News & Politics

Who’s Got Rhythm?

Songs Have Tried to Capture the Soul of Every Presidential Campaign. So What Would Seem Right This Year?

National correspondent Vic Gold's favorite campaign song is "Harding, You're the Man for Us."

Hello, Lyndon! Well, hello, Lyndon! We'd be proud to have you back where you belong.

You're lookin' swell, Lyndon, we can tell, Lyndon,

You're still glowin', you're still crowin',

You're still goin' strong . . .

–Democratic campaign song, 1964 (to the tune of "Hello, Dolly!")


Like the smoke-filled room, the presidential campaign song is a thing of the past. Or seems to be. Too bad. As an old political-song buff I agree with musicologist Irwin Silber, who tells us in Songs America Voted By that campaign tunes are "an indispensable part of the hype and hoopla" of elections.

Performed by show-biz personalities like Carol Channing ("Hello, Lyndon"), Irving Berlin ("I Like Ike"), and Kennedy backer Frank Sinatra ("High Hopes"), the songs served, Silber writes, "as image-makers for presidential candidates" before TV and professional spin doctors took over the job.

Sometimes they even helped win presidential elections. In 1948, with most Democrats convinced he had no chance to win, Harry Truman whistle-stopped across the country. At some train stops, local party leaders didn't even show up to rouse the crowd before Truman spoke.

But a band was there, if only the local high-school band to greet the President's arrival with an oompah rendition of Truman's campaign song, "I'm Just Wild About Harry."

FDR had his New Deal,

And Truman now will follow through,

My country's wild about Harry,

And Harry's wild about, cannot do without,

Both my country and me.

After which Truman would make one of his "give 'em hell" speeches and send the crowd home feeling as if it had just heard anything but a loser.

Not all campaign songs produced surprise winners. In 1936 the Hearst newspaper chain offered a $1,000 prize to the reader who submitted the best new words to "Oh! Susannah" to help the campaign of Republican presidential candidate Alf Landon. The winning entry:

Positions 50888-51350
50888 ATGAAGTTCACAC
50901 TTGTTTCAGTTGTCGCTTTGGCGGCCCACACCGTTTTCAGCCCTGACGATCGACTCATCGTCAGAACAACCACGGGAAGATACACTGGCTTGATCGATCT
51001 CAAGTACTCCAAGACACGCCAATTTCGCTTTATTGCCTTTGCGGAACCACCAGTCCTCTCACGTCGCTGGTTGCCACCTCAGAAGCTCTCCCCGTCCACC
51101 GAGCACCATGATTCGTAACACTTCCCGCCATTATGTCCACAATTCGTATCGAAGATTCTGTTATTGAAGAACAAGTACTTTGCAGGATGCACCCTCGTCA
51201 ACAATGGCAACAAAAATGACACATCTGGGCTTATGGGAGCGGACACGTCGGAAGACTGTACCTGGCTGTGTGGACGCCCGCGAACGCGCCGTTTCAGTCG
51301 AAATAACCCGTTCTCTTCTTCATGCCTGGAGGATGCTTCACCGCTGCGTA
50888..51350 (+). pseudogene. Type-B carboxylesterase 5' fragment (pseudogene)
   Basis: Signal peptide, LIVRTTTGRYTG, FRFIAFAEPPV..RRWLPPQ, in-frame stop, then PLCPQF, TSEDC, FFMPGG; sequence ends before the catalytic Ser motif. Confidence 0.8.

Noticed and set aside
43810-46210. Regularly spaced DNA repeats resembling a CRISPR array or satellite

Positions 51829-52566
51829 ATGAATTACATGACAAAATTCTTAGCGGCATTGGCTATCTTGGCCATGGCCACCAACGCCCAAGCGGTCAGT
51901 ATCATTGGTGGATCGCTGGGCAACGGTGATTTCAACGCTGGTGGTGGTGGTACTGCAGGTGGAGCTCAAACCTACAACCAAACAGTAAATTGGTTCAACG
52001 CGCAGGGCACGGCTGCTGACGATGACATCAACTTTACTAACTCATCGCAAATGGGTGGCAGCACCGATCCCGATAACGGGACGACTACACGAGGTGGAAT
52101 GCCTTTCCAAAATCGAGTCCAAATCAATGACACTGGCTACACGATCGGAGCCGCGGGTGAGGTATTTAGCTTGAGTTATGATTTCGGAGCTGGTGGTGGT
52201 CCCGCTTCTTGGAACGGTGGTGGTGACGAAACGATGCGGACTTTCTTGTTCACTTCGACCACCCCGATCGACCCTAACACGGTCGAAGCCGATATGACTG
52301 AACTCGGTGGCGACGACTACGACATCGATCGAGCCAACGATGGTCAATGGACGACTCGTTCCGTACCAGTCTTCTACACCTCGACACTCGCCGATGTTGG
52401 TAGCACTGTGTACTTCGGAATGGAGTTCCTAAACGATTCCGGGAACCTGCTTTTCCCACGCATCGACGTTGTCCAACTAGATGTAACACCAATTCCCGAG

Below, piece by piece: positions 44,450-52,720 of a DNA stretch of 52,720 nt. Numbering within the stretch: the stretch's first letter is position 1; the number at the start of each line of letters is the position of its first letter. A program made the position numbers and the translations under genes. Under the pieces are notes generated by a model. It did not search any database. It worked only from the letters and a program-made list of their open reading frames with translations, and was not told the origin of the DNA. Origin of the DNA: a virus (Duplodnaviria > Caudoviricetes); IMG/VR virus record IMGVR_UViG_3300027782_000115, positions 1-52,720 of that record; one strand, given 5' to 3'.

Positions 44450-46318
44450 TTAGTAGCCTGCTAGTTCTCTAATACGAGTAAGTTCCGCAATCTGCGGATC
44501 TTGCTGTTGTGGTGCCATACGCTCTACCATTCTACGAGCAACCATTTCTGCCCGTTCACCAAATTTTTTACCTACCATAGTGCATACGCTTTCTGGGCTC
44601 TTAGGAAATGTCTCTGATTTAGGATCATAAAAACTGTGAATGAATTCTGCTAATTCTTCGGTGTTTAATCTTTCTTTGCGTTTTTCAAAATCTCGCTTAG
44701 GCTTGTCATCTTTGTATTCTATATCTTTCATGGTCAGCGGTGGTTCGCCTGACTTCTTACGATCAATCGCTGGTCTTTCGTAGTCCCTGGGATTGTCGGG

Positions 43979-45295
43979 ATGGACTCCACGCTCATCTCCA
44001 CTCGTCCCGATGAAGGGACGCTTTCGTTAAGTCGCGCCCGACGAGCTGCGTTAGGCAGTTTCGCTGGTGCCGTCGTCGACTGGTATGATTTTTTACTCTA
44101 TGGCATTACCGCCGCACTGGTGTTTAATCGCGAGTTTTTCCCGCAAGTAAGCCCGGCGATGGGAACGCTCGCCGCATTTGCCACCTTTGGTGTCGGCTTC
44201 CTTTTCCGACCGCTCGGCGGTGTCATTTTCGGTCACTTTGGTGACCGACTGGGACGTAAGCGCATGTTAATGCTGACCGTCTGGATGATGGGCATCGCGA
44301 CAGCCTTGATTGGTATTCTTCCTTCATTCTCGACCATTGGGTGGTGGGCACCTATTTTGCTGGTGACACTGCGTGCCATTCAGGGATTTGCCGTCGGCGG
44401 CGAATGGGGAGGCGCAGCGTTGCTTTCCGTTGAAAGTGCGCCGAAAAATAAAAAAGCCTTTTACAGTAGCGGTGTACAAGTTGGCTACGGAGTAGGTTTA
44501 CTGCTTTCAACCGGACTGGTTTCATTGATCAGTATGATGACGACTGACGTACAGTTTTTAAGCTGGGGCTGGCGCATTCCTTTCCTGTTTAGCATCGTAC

Oh, he comes from out of Kansas

With a fervor good to see,

And he's going to the White House

With the help of you and me.

Oh, Alf Landon! Just you wait and you will see,

We'll put you in the White House

Where you really ought to be.

"Oh, Alf Landon!" was played 1,800 times at the Republican convention that year, but it did Landon little good outside Maine and Vermont–the only states he carried in his loss to Franklin D. Roosevelt. >

No surprise there, since Republicans, in four elections, couldn't come up with a campaign song to match Roosevelt's "Happy Days Are Here Again." In fact, with the exception of Berlin's "I Like Ike," the GOP over the years can fairly be described as the party with a tin ear.

Don't take my word for it. Listen to the music. Here's the GOP's answer to Kennedy's catchy "High Hopes" in Richard Nixon's losing 1960 campaign:

Come on and click with Dick,

The one that none can lick.

He's a man of peace and reason

For the job in every season.


It took five more elections for republicans to come up with a presidential campaign tune to rival anything the Dem-ocrats had to offer–and then only by cribbing "Happy Days Are Here Again" for Ronald Reagan's 1980 run for the White House.

Party aside, the old Roosevelt song captured, in Irwin Silber's phrase, "the emotional essence" of the Reagan campaign.

Which brings us, two decades later, to ask what, if any, musical riffs could capture the essence of this year's presidential hopefuls. From an old political-song buff, a few suggestions to the Gore and Bush campaigns:

For Rapmaster Al, eager to shed his media image as Mr. Cardboard, what better way to get down and funky than with Jermaine Dupri's "Money Ain't a Thang"?

I make the big moves, do the big go,

Take some groups, turn 'em into big dough.

I'm the truth like air, in a Benz or a Lexus,

Got more to my game than that —- from Texas.

But I don't like it if the bell don't ring,

Just drop a little paper–though money ain't a thang.

And for Lone Star George, in his high leather boots and wide-brimmed Stetson, some play on Randy Travis's "Point of Light." Or better yet, on George Strait's "So Much Like My Dad":

You always told me, Momma,

I was so much like my dad.

Well here's a little breakin' news

I know will make you glad.

I'm headin' off to Washington

For our good ol' USA,

But first I've gotta kick

A little — along the way.

And if George doesn't? No problem, at least not musically. Just a sagebrush segue to the fallback song of John McCain, Bill Bradley, and all losing White House hopefuls this or any year–Johnny Paycheck's "Take This Job and Shove It."